By VA Blogger
And yes, the “-gate” ending is tongue-in-cheek. I’m still putting together my thoughts on the decades-old thesis Bob McDonnell wrote, what (if anything) it means about the candidates, and how it will affect the campaign. However, several of my colleagues beat me to it, so here’s a few of the best I’ve read thus far.
Bwana, back to full-time blogging, wonders aloud about the double-standard between this and some of Sen. Webb’s writings in Sensationalism or Hypocrisy on the Left.
Chris also finds comparisons with the 2006 Senate race, where the race (determined by less than 10,000 votes) hinged more on a gaffe than any issue in Searching for Macaca.
The similarities jumped out to me, too, especially with the Washington Post’s giddiness in reporting this. It’s the same pattern of the Post reporting the story, then other reporters from the Post reference the story multiple times during the week, so they can write about how much press the story is getting. Will it get as bad as 27 stories in 7 days during the Allen-Webb race that James Joyner documented? Time will tell.
While I would normally just chalk it up to the Post’s rabid anti-conservative instincts kicking in (and it wouldn’t be the first time this month) in a naked effort to support the Creigh Deeds campaign, Jim Geraghty has a different thought I hadn’t considered:
This race is turning into a boring easy win for a good GOP candidate over a lousy Democratic candidate. If the Virginia press wants an exciting, competitive race, they’re going to have to do everything they can to drag McDonnell down and push Deeds ahead.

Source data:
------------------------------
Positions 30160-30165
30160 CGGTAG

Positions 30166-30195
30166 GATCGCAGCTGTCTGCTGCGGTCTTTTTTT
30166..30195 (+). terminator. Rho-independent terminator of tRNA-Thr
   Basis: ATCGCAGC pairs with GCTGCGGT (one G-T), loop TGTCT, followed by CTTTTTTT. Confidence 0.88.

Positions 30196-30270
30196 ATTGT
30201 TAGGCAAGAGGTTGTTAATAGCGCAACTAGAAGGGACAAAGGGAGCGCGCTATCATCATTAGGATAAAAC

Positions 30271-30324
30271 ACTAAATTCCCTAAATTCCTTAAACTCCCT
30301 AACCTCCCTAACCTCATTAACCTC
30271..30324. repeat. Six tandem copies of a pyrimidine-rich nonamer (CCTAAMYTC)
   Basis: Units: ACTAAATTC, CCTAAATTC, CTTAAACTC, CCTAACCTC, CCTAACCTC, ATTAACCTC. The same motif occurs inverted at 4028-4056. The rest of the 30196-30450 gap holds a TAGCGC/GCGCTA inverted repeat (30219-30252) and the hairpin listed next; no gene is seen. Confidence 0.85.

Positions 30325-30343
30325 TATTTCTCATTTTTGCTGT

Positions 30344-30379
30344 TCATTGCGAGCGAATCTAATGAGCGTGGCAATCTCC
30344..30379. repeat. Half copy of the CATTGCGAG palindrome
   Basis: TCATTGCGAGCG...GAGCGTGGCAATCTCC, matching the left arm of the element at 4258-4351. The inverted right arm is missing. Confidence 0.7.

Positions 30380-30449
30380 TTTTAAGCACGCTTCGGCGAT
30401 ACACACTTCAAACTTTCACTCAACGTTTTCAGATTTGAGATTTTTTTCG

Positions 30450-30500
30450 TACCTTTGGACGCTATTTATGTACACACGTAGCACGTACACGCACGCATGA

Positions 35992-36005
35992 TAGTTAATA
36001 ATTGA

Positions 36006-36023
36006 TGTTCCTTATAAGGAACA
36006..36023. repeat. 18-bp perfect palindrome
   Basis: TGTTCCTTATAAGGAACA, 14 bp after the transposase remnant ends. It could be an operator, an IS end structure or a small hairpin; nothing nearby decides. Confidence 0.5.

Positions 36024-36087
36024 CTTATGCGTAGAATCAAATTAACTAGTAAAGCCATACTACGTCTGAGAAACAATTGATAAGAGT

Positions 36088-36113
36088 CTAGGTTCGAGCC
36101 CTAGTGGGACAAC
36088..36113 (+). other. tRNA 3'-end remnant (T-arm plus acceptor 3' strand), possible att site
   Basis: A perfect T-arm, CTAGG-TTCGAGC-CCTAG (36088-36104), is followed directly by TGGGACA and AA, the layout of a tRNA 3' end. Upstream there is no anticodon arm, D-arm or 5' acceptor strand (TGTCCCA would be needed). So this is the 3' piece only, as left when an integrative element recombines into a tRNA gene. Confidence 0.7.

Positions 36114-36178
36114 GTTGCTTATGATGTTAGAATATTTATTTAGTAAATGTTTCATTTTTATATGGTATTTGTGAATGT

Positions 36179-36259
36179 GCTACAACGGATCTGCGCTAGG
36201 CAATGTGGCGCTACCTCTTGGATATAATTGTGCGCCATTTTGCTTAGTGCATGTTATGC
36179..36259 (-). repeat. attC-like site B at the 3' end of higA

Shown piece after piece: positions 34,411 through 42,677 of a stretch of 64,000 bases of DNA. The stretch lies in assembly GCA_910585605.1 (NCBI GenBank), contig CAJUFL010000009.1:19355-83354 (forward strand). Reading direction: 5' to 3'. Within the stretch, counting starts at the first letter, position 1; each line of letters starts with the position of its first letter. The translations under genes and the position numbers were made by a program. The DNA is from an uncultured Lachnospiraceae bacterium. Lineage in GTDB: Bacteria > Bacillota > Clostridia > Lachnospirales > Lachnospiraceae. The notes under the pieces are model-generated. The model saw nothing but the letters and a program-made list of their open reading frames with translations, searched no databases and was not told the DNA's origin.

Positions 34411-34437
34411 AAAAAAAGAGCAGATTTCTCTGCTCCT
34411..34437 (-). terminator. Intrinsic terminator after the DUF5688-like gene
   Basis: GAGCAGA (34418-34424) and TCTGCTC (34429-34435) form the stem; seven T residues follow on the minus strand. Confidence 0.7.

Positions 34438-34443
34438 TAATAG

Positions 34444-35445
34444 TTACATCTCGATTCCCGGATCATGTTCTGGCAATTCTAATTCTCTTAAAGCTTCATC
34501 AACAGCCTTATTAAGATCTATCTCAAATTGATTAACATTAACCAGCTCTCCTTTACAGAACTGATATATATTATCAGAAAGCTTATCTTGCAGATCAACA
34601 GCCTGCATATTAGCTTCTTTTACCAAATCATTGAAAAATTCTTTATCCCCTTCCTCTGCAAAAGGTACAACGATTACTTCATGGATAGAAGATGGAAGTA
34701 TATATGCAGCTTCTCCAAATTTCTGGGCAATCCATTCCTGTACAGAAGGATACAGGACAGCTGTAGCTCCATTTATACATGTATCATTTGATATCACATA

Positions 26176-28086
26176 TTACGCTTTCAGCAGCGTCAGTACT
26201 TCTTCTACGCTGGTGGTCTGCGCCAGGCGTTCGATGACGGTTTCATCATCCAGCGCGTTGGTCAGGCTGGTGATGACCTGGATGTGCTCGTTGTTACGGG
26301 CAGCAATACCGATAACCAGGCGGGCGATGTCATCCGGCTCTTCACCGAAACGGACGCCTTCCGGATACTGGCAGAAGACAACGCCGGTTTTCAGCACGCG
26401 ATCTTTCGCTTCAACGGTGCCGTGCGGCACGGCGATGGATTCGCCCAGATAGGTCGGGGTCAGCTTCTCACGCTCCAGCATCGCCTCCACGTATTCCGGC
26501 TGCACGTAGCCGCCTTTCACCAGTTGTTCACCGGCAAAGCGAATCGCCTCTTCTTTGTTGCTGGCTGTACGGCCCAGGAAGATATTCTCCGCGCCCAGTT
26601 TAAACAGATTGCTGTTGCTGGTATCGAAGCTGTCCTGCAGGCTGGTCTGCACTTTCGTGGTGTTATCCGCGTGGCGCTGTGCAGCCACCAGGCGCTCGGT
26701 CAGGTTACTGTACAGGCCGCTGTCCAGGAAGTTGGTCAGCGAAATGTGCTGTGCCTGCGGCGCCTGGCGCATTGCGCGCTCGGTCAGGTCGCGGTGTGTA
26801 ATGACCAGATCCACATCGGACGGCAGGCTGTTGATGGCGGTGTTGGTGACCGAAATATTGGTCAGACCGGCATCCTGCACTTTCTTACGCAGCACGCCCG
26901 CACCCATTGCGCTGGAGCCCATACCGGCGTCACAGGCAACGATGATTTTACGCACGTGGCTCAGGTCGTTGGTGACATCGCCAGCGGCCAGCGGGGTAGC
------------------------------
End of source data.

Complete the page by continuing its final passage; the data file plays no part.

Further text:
Bearing Drift’s Brian Kirwin has two immediate responses, including one pointing out DNC Chairman Tim Kaine’s support of some of McDonnell’s ideas, in McDonnell’s College Paper Has Problems and Attack McDonnell About Covenant Marriage. Steven Osborne from BD also wrote Of Deeds and Desperation, a post discussing Creigh Deeds and desperation.
Riley at Virtucon was on the media conference call that Bob McDonnell participated in today, staying on to answer all the questions the press had about the story in a calm and collected manner. He, along with Jim Geraghty at the National Review, covers the call in McDonnell Answers All of the Media’s Questions on His Thesis.
Finally, Riley also crunches the numbers regarding McDonnell’s legislative priorities in Let’s Talk About McDonnell’s Legislative Record. He finds some interesting numbers if you had only been playing attention to the Democrats the last month:
As Delegate, Bob McDonnell was chief patron of 386 bills:
- Public Safety – 51.03% (197 bills)
- Economy – 19.68% (76 bills)
- Miscellaneous – 13.47% (52 bills)
- Justice – 11.11% (43 bills)
- Child Support – 2.59% (10 bills)
- Abortion – 2.07% (8 bills)
In other words:
- 81. 82% (316 bills) – Economy/Jobs, Transportation, Budget/ Spending, Healthcare, Education, Public Safety/ Justice
- 2.07% (8 bills) – Abortion